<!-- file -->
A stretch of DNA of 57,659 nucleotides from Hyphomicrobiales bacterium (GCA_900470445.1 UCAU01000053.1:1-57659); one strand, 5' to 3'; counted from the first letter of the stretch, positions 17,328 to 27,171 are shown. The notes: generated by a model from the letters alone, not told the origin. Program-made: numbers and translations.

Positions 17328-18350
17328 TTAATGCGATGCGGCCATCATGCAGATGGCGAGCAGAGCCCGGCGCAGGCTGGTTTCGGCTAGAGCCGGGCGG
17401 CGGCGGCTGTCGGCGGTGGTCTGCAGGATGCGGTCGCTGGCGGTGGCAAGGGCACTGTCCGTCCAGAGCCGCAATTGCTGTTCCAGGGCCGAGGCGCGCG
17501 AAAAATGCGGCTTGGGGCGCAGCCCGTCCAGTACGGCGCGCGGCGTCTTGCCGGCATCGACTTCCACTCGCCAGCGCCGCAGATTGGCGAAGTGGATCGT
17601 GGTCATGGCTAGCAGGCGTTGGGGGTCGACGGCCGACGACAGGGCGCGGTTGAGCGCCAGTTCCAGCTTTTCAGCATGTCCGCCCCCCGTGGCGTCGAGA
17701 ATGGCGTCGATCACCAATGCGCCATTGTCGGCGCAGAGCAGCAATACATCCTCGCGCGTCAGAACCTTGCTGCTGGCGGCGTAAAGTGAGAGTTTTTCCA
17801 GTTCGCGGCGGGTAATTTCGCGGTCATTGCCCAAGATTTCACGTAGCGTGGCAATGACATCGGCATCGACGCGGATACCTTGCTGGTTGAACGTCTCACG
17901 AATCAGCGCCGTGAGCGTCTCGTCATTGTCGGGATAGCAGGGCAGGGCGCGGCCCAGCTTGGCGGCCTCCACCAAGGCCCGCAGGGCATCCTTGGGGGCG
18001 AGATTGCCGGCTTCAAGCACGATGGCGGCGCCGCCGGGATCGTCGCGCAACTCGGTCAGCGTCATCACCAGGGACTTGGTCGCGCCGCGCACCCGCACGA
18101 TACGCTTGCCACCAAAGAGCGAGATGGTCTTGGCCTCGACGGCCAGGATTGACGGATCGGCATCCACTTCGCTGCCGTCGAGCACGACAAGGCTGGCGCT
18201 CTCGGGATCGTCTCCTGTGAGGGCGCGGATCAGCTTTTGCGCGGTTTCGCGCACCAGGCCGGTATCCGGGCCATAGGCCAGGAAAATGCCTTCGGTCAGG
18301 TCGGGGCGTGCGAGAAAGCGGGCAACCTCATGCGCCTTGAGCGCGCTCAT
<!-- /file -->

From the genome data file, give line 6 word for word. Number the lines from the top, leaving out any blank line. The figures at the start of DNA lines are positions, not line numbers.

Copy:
17601 GGTCATGGCTAGCAGGCGTTGGGGGTCGACGGCCGACGACAGGGCGCGGTTGAGCGCCAGTTCCAGCTTTTCAGCATGTCCGCCCCCCGTGGCGTCGAGA